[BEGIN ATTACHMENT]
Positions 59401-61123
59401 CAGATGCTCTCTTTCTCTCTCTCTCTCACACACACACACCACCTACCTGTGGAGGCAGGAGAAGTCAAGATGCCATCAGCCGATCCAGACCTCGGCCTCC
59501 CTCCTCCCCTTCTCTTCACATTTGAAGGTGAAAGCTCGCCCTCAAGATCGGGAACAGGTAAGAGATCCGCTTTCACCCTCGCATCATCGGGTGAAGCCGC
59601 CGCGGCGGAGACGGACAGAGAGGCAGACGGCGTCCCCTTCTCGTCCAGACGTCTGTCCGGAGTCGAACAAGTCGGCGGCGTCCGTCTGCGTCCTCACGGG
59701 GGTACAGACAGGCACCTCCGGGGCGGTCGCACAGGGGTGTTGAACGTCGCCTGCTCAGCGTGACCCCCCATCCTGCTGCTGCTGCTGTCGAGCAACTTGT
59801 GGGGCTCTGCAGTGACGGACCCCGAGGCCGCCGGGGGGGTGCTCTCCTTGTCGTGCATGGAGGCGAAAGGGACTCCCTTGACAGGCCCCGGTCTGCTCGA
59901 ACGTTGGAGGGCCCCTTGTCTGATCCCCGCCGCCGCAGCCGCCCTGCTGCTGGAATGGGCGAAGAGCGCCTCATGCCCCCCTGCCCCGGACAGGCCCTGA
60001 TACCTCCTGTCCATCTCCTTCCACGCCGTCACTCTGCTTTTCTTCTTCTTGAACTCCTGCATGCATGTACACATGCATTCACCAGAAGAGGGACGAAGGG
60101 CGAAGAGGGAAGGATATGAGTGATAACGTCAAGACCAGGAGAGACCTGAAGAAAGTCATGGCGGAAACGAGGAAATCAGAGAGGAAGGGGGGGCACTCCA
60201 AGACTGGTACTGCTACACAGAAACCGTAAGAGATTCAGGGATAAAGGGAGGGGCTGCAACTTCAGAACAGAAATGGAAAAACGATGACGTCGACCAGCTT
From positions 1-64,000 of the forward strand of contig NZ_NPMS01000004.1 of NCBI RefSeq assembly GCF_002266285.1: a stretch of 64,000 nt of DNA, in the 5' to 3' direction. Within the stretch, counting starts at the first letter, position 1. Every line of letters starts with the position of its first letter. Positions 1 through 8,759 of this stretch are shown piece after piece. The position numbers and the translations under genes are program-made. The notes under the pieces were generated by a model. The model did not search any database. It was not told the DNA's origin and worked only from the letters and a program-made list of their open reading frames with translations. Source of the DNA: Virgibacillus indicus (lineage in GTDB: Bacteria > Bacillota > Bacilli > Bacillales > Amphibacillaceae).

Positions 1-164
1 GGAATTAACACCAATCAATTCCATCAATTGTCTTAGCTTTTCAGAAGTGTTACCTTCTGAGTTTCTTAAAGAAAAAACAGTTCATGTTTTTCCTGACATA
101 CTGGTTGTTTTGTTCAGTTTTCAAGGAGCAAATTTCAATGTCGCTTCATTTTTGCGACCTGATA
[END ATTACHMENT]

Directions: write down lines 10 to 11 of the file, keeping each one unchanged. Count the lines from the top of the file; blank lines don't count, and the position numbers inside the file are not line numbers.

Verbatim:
60201 AGACTGGTACTGCTACACAGAAACCGTAAGAGATTCAGGGATAAAGGGAGGGGCTGCAACTTCAGAACAGAAATGGAAAAACGATGACGTCGACCAGCTT
From positions 1-64,000 of the forward strand of contig NZ_NPMS01000004.1 of NCBI RefSeq assembly GCF_002266285.1: a stretch of 64,000 nt of DNA, in the 5' to 3' direction. Within the stretch, counting starts at the first letter, position 1. Every line of letters starts with the position of its first letter. Positions 1 through 8,759 of this stretch are shown piece after piece. The position numbers and the translations under genes are program-made. The notes under the pieces were generated by a model. The model did not search any database. It was not told the DNA's origin and worked only from the letters and a program-made list of their open reading frames with translations. Source of the DNA: Virgibacillus indicus (lineage in GTDB: Bacteria > Bacillota > Bacilli > Bacillales > Amphibacillaceae).